Where’s Autumn?!


Dear Autumn,

RE: Where Are You This Year?

I write to you with a grave concern I felt compelled to express. I am consumed with sorrow, because of your absence.

May I enquire, why have you decided not to visit Madrid this year? What have we, the people of the city, done to offend you?!

It is the MOST horrible thing about living in Madrid, the fact I rarely have the opportunity to enjoy your company.

There has been this year, as last, a distinct lack in seasonal change, which is once again intolerable. In fact the only season that seems to last the duration here is summertime. Summertime never knows when it is polite moment to leave!

Snow, well, that too would be some kind of miracle. I think I saw some last year, but it was similar to someone with bad dandruff shaking their head nearby. Madrid’s version of snow sucks, just like their version of ‘Autumn’.

You Autumn are merely Autumn in name alone, and you should be ashamed of that fact!

The sun is unashamed, it remains fixed in the blue sky, mocking anyone who wants to feel a cold northernly wind scratch at their face! The temperature still hovers around 25 degrees, even though everyone walks around in coats, with runny noses, colds, and coughs. They, like me are willing you to put in an appearance and offer reprieve. Yet, regardless of this, you Autumn, are NOWHERE to be seen!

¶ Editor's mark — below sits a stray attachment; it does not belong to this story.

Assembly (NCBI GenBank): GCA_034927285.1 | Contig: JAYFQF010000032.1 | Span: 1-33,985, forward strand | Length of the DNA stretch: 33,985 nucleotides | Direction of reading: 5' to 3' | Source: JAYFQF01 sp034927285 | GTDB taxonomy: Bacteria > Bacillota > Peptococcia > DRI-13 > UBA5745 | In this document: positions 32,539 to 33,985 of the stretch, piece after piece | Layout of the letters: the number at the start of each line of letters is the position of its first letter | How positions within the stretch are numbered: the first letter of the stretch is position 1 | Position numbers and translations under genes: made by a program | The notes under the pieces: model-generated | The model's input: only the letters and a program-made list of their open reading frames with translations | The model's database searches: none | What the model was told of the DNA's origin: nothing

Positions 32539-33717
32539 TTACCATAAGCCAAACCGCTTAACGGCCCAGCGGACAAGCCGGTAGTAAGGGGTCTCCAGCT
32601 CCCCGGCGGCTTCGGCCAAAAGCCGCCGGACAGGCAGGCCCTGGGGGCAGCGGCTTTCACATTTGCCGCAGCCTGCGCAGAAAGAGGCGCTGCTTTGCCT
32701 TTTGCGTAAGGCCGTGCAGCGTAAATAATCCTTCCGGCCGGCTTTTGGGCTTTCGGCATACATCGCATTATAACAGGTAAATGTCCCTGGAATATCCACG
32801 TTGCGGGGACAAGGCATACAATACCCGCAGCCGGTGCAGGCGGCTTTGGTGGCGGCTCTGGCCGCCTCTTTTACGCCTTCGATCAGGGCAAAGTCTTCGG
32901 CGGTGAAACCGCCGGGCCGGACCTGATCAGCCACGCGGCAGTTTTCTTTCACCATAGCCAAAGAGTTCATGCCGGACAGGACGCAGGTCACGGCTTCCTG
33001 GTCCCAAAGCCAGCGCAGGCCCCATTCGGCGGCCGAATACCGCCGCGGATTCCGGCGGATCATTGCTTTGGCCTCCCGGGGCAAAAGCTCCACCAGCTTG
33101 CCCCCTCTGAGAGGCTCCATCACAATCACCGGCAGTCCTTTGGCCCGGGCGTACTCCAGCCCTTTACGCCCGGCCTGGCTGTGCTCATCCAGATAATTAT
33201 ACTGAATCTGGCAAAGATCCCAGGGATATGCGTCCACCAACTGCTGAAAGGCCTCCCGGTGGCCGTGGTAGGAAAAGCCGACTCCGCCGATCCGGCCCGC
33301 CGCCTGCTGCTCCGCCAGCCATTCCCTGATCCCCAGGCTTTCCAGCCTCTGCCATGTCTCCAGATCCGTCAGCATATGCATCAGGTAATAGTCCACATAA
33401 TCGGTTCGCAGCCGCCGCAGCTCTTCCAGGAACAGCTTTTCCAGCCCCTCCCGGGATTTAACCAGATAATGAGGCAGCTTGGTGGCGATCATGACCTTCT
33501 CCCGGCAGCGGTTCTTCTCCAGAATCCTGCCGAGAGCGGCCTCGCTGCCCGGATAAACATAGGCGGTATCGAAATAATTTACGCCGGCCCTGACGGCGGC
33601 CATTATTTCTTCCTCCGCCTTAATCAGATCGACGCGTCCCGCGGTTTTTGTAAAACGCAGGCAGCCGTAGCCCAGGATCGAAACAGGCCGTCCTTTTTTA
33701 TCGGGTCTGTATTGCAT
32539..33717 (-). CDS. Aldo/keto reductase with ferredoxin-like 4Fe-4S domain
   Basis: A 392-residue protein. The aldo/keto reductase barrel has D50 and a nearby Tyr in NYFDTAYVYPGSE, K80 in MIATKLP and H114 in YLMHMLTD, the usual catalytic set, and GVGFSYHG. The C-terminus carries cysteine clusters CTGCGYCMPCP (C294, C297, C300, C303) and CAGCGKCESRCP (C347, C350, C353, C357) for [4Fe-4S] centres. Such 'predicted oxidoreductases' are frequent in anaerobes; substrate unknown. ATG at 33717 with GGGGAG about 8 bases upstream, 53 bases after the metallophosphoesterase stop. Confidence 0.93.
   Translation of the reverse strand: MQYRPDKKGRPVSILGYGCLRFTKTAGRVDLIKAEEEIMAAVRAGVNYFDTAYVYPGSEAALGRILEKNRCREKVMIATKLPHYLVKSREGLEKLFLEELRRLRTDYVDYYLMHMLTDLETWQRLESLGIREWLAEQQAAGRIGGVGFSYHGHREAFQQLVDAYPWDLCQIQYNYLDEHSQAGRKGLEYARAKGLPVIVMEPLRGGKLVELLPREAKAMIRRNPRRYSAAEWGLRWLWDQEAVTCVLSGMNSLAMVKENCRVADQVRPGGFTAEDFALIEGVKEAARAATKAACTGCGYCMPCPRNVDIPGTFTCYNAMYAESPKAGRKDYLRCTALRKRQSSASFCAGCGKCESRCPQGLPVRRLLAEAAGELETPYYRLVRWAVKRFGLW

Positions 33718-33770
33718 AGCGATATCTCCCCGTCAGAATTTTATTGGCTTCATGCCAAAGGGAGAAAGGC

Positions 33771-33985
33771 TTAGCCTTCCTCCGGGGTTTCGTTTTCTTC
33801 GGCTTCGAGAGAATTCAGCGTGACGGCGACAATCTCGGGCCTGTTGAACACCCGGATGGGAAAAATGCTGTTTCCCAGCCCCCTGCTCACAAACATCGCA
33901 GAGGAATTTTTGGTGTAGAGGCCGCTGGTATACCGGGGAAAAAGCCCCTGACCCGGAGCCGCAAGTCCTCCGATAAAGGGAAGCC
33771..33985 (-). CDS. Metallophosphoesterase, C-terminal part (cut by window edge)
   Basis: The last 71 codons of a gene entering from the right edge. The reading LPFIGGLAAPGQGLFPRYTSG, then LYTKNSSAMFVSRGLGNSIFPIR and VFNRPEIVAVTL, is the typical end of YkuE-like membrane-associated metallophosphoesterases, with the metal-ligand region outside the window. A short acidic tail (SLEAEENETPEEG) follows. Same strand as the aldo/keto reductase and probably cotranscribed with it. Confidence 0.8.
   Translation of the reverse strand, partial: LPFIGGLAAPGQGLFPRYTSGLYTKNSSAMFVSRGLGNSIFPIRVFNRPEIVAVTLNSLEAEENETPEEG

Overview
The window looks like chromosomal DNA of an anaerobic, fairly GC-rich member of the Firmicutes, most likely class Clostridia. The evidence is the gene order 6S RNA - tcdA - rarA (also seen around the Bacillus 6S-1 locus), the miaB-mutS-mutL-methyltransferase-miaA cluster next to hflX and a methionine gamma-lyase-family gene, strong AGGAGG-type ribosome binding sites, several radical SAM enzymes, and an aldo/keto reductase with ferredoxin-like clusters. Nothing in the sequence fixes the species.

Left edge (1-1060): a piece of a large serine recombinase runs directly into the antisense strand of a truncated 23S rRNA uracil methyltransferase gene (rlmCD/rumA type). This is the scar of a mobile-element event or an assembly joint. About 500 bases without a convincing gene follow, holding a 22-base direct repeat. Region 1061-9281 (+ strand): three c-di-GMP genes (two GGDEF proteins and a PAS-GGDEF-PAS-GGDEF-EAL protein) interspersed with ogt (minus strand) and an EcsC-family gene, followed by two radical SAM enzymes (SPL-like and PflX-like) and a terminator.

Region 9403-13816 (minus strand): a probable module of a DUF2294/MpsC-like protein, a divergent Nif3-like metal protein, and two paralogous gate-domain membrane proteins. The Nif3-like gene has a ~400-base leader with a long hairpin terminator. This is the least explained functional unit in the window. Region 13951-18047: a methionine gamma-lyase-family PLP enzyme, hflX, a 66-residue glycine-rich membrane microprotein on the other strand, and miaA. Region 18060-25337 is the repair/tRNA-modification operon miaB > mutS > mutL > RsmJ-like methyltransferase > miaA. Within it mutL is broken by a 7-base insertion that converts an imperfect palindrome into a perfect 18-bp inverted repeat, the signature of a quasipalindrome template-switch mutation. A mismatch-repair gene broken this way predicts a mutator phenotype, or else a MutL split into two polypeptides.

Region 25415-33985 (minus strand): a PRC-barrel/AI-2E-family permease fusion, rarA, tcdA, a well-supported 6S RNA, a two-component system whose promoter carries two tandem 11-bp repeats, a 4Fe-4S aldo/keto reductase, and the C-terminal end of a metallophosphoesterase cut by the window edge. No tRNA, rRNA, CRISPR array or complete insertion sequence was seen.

This for me is sorely disappointing. I mean, how can I truly enjoy Halloween, the highlight of your season, without a chill in the air, without a sense of the eerie or melodramatic?

It is unnatural, celebrating Halloween in a tee-shirt, and probably shorts. It sucks!  This suckiness is something YOU Autumn, are responsible for!

I want the cold, the rain, the icy mornings, the crisp evenings, the purple and red leaves, the thick wooly hats and scarfs, the coats, the extra socks and cold nose, seeing my breath in the air and feeling winter is on its way!

What is extra odd though, whilst mentioning the changes in leaf colour, or absence of such; that even if you Autumn are confused about the date, the tress aren’t. OK there are no dramatic leaf colour changes, because of your late arrival Autumn, but nevertheless the leaves vacate their branches. I feel deprived when leaves merely fade from green to brown, as here in Madrid, they just curl up and die! Every leaf on every tree falls by the wayside, they slowly just decide to give up the ghost! They realise it is October and they should be shed already, they hurry in their departure.

You see the trees know the seasons, even if the weather does not! Yet, you Autumn haven’t been involved at all, shame on you for shirking your responsibilities!

What I want, what I miss is the cold, is the sign Summer is over. So, please, please, please Autumn let it be cold soon!! I have had enough of the heat, the dry scorching air, the dusty roads, the parched vegetation, the hardly there attire!